The National Drought Monitor reports that in the Southern Plains, preipation was markedly varied. "Very heavy precipitation fell on the northern and eastern reaches of the areas experiencing dryness and drought while, in contrast, little or none was recorded from central Texas northward and westward through southwestern Oklahoma, the southern Texas Panhandle, and the High Plains. Other areas received light to moderate precipitation," the monitor explains.
The monitor says that D3 and D4 conditions remain in east-central Texas, where 6- to 12-month precipitation shortages persisted. But farther east, the monitor says "significant drought improvement was noted with only a small part of northwestern Louisiana and adjacent Texas remaining in D3."
Central and eastern Kansas and a good portion of northern Oklahoma also benefitted from heavy precip. "Conditions improved enough to justify 2-category drought classification reductions in this wettest area, generally to D1. Here, 6-month totals are now above normal. Most other areas improved a single category to D1 or D2," the monitor elaborated.
Central and southern Texas received moderate rains, which lead to "a broken pattern of 1-category improvments."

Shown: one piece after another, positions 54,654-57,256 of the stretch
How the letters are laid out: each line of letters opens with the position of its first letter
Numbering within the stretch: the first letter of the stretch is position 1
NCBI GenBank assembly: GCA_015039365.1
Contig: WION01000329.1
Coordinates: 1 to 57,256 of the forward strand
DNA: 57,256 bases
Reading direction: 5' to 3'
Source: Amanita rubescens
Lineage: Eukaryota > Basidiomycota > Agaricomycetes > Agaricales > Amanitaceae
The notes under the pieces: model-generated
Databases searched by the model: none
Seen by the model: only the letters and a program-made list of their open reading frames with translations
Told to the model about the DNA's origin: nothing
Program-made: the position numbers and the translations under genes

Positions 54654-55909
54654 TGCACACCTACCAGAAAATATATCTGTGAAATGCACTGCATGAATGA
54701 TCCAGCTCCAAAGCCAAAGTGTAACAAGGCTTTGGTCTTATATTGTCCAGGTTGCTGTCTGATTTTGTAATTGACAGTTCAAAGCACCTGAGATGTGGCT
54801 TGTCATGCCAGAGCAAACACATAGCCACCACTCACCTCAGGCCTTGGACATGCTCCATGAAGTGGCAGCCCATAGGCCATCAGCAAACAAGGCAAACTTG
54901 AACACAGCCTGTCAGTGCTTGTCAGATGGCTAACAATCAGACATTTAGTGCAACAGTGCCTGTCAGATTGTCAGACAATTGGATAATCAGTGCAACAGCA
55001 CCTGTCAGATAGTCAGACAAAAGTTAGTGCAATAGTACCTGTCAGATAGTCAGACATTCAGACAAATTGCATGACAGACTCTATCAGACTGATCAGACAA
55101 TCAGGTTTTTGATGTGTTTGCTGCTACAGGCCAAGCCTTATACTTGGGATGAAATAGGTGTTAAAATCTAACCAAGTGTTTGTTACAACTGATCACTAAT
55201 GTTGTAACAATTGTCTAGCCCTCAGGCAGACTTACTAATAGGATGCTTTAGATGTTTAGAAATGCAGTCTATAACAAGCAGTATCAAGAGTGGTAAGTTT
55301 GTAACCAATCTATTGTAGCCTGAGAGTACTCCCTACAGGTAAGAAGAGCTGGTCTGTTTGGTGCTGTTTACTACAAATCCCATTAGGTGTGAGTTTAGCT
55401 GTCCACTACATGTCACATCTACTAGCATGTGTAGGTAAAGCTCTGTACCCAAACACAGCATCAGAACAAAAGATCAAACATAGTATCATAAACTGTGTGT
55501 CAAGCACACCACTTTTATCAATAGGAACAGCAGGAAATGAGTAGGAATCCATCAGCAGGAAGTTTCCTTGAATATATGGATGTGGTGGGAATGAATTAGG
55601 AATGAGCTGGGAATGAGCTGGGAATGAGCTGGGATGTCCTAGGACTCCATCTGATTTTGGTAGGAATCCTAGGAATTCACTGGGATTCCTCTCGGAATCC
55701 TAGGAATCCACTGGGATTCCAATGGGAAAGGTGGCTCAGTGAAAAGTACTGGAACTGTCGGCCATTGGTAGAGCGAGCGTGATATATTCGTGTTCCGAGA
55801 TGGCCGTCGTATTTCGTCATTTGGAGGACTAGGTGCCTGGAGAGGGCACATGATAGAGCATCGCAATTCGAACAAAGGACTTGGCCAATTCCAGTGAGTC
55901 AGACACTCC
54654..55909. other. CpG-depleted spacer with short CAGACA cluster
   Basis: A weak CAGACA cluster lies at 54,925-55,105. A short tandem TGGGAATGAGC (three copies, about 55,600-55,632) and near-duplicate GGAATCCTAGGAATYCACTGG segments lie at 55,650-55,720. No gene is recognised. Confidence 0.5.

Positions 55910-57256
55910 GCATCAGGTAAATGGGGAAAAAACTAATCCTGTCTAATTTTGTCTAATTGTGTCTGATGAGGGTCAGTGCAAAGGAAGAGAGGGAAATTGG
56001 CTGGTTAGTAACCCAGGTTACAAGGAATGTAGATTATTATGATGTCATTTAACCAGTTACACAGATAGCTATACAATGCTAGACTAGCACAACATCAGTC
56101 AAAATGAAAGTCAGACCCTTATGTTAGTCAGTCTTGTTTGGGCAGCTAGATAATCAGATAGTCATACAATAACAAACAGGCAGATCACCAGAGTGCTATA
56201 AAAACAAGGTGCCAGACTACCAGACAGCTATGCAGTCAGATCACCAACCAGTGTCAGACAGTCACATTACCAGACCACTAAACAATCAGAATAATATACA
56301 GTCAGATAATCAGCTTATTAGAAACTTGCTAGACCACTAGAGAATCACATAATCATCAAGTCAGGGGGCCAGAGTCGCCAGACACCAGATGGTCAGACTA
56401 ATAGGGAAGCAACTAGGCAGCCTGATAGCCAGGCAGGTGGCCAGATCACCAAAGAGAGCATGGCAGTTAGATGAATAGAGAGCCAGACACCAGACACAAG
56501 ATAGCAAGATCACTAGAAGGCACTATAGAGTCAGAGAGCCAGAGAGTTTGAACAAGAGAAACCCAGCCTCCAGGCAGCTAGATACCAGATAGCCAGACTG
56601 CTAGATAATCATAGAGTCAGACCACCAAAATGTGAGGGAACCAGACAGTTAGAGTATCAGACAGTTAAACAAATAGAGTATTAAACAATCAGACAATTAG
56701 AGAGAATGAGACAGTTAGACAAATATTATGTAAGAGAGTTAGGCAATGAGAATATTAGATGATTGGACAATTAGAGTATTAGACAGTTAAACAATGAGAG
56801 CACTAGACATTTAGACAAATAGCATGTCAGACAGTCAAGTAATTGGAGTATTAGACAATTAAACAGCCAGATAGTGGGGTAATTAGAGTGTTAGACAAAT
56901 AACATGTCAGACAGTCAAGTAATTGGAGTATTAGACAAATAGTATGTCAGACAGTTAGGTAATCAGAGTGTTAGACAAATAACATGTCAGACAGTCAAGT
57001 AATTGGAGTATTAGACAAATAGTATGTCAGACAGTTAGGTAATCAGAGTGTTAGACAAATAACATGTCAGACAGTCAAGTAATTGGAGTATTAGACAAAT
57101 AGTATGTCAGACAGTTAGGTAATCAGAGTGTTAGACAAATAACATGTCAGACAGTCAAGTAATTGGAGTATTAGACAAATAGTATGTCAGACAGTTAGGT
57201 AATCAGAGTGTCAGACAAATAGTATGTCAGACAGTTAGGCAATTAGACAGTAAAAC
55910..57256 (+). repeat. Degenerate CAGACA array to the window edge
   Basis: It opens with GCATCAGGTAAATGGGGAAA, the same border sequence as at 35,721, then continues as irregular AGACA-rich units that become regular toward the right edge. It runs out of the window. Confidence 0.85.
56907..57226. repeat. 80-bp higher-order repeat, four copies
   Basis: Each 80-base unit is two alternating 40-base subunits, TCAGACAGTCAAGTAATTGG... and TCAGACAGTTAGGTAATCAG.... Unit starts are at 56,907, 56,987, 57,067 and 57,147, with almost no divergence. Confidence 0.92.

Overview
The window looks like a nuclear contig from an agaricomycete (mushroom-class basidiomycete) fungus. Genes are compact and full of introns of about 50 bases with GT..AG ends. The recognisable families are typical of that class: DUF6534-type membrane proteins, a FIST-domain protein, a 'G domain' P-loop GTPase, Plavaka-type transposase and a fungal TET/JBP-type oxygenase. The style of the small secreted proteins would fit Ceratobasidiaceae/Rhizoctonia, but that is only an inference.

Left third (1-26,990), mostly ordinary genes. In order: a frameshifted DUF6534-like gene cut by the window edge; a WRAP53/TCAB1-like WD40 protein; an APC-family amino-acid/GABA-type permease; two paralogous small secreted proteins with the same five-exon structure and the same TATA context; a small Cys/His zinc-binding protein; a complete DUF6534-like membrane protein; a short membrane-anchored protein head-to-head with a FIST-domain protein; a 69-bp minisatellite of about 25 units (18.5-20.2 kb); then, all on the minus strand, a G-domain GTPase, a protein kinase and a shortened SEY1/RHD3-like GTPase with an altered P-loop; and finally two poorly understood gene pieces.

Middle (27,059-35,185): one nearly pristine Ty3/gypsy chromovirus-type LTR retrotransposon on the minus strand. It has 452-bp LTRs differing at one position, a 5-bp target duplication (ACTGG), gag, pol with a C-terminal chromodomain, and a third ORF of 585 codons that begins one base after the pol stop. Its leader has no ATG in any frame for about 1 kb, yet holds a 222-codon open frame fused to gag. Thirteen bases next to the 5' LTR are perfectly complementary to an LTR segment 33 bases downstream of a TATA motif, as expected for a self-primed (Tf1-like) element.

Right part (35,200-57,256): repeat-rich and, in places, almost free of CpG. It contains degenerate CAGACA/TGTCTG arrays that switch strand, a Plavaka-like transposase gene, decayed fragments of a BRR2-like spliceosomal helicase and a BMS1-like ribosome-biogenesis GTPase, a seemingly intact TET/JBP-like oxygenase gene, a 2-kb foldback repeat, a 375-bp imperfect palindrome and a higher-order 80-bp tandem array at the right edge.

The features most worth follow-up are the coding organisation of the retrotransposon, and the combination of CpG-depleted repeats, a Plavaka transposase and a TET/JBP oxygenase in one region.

The Northern Plains benefitted from between 0.5 and 2 inches of precip -- mostly snow -- in central and southern sections of Nebraska and Iowa, with the heaviest amount recorded in southeast Nebraska. As a result, dryness was mostly eliminated for this region. One-category improvements were also seen in other areas of Nebraska.
The monitor explains that "Very little, if any, precipitation fell farther north through the remainder of the dry areas, generally leaving dryness and drought unchanged. However, degradations to D0 or D1 were introduced in a few parts of South Dakota."
Of note, the monitor says the last six months brought less than half of normal precipitation to most of Minnesota and adjacent sections of Iowa and South Dakota.